Bridles and bits must be show legal so check with the www.usef.org website for details. You will need a snaffle bit for the dressage portion but for cross-country you may need a stronger bit. If you add a running martingale, which is recommended for jumping then be certain not to use a full cheek snaffle as the ends can become hooked with a martingale ring. You should also always use rein stops when using a martingale so the rings do not run into the bit.
A breastplate will keep your saddle in position and prevent it from slipping backwards. The strap across the neck is an added bonus as it provides a little extra security as you can grab it in a bad moment to help secure yourself in the saddle.
For your horse’s protection he should always wear protective boots. There are a multitude of types on the market. Be aware velcro closures can become useless if they become silted with sand, and a leather boot with a thick lining or the modern Equifit style D-Teq boots with impact absorption are great choices for your equine athlete. For the dressage/flat training, polos are sufficient.
It is also recommended that you use studs on your horse’s shoes. An entry level rider is more likely to have a slip on course than an experienced rider. Be sure to add bell boot protection for your horse if needed for additional protection.
For the rider the most important (and required) article of attire is the ASTM approved/certified protective headgear. For showing you will require breeches and a conservative colored show jacket for dressage and showjumping phases. For cross-country you can wear colored attire, and you must wear a protective vest in all recognized competitions. It may be a good idea to wear a protective vest in the showjumping portion too. You will need boots such plain dress boots.
Spurs, a dressage whip and jumping bat and a stopwatch are the final additions to your kit. A note on the stopwatch: Practice its use at home whenever you exercise your horse. Time your canter work, hacks etc. so that when you compete you are well used to how it works and know how to manage your time.
For training there are many details to cover to improve your ride. A key ingredient for any riding activity is to be able to stay balanced with your horse. If you can produce a good rhythm in all disciplines then you will be on top of your game because rhythm creates relaxation and jumping accuracy.
In the cross-country portion you will spend most of your time at a gallop so having a consistent 2-point position is a major advantage. You do not want to stand up in the stirrups and your position should not be too high in the saddle. During the gallop you need to absorb your horse’s movement through your ankles and knees. You do not want to open and close your hip angle as this will result in an inconsistent position.
You need to be able to see a stride when you approach the fence and there are a myriad of exercises than you can employ in training your horse to help you and your horse figure out this important facet. There are exercises that teach you to think on your feet, or rather on your horse’s hooves, exercises to teach you to lengthen and shorten the stride. All of which will be useful in the ring and out on course.
For dressage and riding in general you need to develop good hands and an independent seat. These are key areas on which to focus for all riders. Neophyte/beginner riders invariably tug on the inside rein and use it to balance. You will benefit from taking lessons on the longe line mounted on a worthy school horse with a qualified instructor to provide you with education on your balance, how to use your seat and how to move with the horse to maintain a good position. This will allow you to learn how to center and balance yourself on the horse without the use of reins and stirrups.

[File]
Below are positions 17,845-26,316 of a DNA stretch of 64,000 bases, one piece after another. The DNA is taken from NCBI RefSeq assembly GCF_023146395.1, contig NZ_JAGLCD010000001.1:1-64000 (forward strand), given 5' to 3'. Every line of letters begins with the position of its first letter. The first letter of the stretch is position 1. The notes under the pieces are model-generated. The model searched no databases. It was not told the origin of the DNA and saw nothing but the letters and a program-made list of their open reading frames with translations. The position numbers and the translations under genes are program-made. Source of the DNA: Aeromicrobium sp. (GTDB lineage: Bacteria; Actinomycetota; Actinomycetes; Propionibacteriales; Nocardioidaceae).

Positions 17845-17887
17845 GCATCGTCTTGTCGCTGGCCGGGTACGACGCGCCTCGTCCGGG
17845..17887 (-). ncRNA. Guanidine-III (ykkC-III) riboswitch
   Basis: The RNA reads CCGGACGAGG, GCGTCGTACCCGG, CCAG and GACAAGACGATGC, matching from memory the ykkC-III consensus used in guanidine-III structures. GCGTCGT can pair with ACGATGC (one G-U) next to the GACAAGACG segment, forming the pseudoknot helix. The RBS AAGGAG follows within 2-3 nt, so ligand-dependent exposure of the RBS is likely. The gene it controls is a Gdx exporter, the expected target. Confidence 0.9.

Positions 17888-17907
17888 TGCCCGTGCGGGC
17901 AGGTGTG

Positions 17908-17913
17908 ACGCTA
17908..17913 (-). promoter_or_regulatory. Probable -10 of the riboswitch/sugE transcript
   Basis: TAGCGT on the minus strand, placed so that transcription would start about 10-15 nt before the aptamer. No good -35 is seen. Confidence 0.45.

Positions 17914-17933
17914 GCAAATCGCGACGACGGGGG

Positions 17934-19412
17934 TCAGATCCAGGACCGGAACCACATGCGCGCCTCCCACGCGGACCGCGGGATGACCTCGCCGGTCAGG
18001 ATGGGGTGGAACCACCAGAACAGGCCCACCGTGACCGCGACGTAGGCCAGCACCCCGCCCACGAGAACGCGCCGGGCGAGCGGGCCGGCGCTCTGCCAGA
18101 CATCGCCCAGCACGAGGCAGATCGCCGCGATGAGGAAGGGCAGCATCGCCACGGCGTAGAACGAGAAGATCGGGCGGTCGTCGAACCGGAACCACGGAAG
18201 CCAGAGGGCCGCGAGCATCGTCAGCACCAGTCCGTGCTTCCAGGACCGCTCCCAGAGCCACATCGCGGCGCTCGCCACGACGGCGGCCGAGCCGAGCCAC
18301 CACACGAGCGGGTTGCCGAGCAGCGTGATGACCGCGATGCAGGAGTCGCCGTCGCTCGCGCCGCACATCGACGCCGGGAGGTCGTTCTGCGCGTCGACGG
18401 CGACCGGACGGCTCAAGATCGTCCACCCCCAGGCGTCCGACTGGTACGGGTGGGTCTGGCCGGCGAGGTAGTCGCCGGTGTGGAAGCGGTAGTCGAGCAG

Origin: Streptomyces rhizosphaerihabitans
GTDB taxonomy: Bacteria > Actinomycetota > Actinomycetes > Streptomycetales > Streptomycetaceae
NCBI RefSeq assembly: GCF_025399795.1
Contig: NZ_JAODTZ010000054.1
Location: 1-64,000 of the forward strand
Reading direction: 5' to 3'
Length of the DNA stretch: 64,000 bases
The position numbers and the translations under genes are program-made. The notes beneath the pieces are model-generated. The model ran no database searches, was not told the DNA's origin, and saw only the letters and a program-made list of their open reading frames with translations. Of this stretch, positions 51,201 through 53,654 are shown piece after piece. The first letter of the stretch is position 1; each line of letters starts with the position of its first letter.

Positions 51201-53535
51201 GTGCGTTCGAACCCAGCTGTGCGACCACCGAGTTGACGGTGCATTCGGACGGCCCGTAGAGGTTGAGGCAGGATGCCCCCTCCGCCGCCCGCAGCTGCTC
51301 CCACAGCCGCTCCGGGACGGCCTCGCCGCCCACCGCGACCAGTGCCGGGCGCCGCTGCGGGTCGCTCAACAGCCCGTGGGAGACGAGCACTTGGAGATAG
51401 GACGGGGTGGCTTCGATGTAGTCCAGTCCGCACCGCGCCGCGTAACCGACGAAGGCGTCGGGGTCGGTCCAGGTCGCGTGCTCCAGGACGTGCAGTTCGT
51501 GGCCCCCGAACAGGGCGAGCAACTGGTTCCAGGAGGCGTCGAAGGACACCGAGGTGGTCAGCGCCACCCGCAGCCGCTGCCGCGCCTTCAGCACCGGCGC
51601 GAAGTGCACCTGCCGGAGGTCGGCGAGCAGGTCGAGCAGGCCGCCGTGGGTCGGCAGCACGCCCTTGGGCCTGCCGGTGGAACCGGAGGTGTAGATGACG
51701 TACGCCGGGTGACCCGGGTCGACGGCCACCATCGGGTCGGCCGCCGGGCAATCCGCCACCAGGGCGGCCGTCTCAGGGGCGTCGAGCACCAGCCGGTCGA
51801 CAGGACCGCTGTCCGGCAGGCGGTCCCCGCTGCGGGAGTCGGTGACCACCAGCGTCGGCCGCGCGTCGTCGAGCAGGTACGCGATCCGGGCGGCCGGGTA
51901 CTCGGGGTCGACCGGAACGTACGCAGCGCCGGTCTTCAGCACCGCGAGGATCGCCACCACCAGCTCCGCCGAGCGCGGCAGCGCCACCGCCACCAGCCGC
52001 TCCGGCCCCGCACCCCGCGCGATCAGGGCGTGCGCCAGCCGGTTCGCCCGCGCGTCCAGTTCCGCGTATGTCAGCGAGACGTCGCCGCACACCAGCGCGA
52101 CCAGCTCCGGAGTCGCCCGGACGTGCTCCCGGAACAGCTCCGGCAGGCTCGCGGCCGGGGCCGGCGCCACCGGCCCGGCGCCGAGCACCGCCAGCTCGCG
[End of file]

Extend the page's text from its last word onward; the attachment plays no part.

As you move up the levels you will specialize more and more. You may use a dressage trainer, a cross-country trainer and a showjumping trainer on a regular basis. There are also lots of ways to work on yourself without the help of a trainer and many resources to guide you are available in books/DVDs and online.
Throughout your journey you must always look to your horse for any indication of his soundness issues or ‘off’ days. Horses tell us in a myriad of ways if they are uncomfortable either physically or mentally. It is important not to overface your horse with bigger and bigger fences and demands before he has the proper understanding, ability and confidence to undertake your requests. You must acknowledge problems mounting, standing, jumping or moving forward as possible issues with saddle fit, soundness and dietary needs. Eventing is a true test of the horseman you are and can you will find out much as you go if you are observant and listen to your horse and continue to educate yourself.
Stay safe by doing your homework at home. Not at the event. If you are not ready in all three phases at home it is not going to suddenly become brilliant at a show.
Just be sure you have properly prepared for your outing and both you and your horse will enjoy the challenge. Many of our dressage clinic riders are eventers first and foremost and they enjoy working on their dressage portion. While some are advanced professionals some are just starting out in eventing. Folks of all ages attend. It is never too late to start eventing.
As a dressage rider that rode showjumpers as a teenager in England before moving to the U.S.A. and taking up dressage, I can appreciate the sincere joy of galloping and jumping horses as well as the beauty of dressage. I have shown in all three disciplines and can attest to the fact that without question, eventers are always the friendliest, most down to earth and kindest group of competitors. So don’t be shy to give it a try.
Kick on and see you at the rail.